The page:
This is sort of (hopefully) off-topic, but if your calf pain continues, you should get checked for blood clots. I just had some a couple months ago and one of my best friends had got them while she was pregnant (due to the hormones, etc). They start in your legs and then can move into your lungs if they get really bad. They feel like crazy charlie horses in your calves. Also, the fact that you’re sitting a lot for your commute and while you’re at work are added risk factors for clots as well. Not to scare you, but they happen to all sorts of people, even if you’re active and in good health. I love reading your blog and hope that you’re feeling better!

  5. Sean at 10:58 AM #

    I’m not Pregnant, but I’ve been dealing with lower right calf pains also. I’m just out of shape, but at basketball last night, I ran with pain the whole time. Sucked, so I feel your pain.

  6. Lorri Randle at 11:24 AM #

    There is NOTHING wrong with walking. I kept at it and I ‘participated’ in a 5K 18 days before I gave birth to my #2. It felt so good to be out and amongst runners even if I wasn’t running their pace.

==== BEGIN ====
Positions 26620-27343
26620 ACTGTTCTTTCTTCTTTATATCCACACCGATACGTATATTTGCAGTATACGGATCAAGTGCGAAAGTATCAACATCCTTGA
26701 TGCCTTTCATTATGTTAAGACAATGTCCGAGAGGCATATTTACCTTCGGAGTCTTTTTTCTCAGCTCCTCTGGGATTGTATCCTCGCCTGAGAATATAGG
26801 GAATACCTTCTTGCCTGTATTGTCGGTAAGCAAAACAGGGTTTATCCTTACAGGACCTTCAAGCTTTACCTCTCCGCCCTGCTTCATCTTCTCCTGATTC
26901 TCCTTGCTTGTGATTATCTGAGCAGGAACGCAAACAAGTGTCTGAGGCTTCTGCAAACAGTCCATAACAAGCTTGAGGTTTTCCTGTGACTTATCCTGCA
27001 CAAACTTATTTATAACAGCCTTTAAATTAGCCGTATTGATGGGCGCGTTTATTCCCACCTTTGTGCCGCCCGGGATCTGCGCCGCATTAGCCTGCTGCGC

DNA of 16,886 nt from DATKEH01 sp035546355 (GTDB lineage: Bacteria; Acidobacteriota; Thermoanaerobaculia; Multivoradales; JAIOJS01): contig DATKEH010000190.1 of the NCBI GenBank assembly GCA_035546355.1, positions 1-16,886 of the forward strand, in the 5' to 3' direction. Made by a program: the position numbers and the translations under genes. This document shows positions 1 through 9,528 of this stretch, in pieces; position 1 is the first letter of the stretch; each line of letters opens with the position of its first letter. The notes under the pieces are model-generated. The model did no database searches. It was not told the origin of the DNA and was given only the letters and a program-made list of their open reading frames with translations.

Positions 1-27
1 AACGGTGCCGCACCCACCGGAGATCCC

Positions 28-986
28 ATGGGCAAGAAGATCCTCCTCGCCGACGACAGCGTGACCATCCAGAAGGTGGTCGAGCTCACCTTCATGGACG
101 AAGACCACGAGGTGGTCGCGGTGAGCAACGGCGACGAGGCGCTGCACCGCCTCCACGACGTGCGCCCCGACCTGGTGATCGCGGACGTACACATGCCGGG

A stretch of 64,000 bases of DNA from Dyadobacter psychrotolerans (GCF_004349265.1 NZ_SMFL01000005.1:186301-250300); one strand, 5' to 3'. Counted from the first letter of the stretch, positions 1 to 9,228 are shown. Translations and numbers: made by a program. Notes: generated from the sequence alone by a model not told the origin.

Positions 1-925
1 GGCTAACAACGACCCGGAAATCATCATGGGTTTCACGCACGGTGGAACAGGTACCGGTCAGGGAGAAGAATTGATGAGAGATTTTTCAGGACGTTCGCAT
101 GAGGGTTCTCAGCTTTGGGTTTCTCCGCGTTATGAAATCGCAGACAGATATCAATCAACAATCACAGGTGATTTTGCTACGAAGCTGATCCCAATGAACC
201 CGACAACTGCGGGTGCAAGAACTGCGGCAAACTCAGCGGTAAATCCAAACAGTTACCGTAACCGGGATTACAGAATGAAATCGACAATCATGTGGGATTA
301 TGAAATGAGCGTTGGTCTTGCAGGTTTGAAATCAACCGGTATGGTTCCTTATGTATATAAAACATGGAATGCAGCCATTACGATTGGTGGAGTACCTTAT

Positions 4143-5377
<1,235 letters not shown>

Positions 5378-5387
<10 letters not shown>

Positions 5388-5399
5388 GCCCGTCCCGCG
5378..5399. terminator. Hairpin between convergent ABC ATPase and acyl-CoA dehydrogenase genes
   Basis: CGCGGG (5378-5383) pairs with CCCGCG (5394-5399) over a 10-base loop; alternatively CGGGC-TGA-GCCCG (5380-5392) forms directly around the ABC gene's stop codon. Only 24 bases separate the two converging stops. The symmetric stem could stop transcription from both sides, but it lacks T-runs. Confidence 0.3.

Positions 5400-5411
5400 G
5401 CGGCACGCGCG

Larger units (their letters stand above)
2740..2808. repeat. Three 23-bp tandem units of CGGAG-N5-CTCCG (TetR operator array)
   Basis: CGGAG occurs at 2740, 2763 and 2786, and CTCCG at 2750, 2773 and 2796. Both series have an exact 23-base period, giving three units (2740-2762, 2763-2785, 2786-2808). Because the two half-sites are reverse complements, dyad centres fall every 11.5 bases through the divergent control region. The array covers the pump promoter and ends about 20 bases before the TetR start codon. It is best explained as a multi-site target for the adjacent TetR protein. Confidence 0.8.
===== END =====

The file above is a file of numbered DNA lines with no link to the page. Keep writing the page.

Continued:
You are MOVING and you are doing the best to stay healthy for YOU and the baby and that is ONE of the most important things you can do. The other important thing you can do is listen to your body. Don’t over push. You have your whole life-and believe me, once you have that baby, running will be a WELCOMED activity-to get back to racing.

    This could be a blessing, to find another activity you might not have tried but find out you enjoy… AND no better time to focus on eating habits, when you can’t run off calories…

    It is hard-but don’t think of it as sidelined, think of it as a way to slow down and rest because you will be plenty crazy busy in just a few more weeks…

  7. Katie,
    I wouldn’t stress so much over not running for a bit. Being pregnant is the perfect time to relax, breath deeper, and listen to what your body tells you to do. The long break, though frustrating, makes it that much better when you’re back on your A-game after baby Key is born. Trust me. With my first baby I stopped running at 28 weeks and didn’t start back till 8 weeks after my son was born. That was a very long break for me but my first post-partum run of 4 miles was excellent and they just kept getting better. In no time I was back to my old self, running at my old pace.

  8. Melissa at 3:14 PM #